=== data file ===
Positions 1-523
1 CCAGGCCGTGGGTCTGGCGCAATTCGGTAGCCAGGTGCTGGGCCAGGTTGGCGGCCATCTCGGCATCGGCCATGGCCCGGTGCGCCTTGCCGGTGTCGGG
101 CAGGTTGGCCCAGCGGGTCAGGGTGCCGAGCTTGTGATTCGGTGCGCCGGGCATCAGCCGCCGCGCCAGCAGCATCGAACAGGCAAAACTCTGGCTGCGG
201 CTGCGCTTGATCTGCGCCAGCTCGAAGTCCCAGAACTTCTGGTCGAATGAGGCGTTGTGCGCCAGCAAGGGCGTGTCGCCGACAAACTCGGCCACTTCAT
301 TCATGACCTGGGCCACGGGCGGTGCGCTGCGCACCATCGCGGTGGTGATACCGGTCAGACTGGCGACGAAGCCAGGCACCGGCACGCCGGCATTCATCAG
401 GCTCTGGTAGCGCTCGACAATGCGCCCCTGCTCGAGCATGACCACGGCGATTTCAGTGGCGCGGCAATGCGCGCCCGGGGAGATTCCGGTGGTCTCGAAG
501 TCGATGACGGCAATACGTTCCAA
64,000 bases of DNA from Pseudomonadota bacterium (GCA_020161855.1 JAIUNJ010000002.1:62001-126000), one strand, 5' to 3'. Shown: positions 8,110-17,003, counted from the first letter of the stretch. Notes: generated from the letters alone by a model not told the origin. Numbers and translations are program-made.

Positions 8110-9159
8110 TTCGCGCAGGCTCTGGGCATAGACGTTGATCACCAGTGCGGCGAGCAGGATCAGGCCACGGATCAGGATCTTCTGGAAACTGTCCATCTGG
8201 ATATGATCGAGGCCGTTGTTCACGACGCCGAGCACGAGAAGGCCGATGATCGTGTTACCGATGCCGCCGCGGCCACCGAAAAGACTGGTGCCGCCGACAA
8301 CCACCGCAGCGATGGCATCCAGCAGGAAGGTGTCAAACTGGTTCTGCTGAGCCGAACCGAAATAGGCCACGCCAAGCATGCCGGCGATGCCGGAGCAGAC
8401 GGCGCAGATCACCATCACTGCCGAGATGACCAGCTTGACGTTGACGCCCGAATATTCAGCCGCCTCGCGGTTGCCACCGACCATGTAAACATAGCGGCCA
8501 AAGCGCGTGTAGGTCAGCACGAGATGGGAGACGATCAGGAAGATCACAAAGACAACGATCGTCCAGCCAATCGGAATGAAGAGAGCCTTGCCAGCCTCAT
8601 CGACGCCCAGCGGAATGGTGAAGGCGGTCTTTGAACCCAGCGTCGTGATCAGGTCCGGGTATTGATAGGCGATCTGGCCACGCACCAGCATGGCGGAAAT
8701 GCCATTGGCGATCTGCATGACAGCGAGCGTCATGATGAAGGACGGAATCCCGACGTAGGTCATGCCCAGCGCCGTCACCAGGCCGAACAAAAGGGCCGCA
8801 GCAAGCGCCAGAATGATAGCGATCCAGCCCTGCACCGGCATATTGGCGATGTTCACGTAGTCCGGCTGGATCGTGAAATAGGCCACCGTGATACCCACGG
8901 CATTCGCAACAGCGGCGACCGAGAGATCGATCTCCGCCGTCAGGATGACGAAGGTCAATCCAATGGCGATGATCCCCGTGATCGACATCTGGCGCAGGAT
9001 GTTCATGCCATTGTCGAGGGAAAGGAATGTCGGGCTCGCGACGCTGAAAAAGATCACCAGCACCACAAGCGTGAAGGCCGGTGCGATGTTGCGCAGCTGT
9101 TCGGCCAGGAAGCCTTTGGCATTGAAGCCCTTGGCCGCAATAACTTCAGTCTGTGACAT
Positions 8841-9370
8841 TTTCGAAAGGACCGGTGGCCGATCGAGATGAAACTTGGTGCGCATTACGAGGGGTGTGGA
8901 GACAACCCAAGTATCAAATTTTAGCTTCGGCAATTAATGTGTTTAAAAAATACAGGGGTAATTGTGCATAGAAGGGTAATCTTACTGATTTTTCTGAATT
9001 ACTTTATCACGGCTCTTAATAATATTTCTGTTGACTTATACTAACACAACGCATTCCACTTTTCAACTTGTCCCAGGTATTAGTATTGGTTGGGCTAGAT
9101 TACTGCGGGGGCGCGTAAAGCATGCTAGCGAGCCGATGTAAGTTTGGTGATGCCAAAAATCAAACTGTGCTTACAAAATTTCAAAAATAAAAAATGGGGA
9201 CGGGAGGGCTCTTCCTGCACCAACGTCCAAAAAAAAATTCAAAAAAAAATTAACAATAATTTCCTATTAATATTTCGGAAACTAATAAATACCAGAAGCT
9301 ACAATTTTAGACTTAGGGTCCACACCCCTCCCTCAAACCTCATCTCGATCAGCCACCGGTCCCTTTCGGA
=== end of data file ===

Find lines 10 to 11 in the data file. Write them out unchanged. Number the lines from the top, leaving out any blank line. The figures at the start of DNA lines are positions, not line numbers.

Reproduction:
8110 TTCGCGCAGGCTCTGGGCATAGACGTTGATCACCAGTGCGGCGAGCAGGATCAGGCCACGGATCAGGATCTTCTGGAAACTGTCCATCTGG
8201 ATATGATCGAGGCCGTTGTTCACGACGCCGAGCACGAGAAGGCCGATGATCGTGTTACCGATGCCGCCGCGGCCACCGAAAAGACTGGTGCCGCCGACAA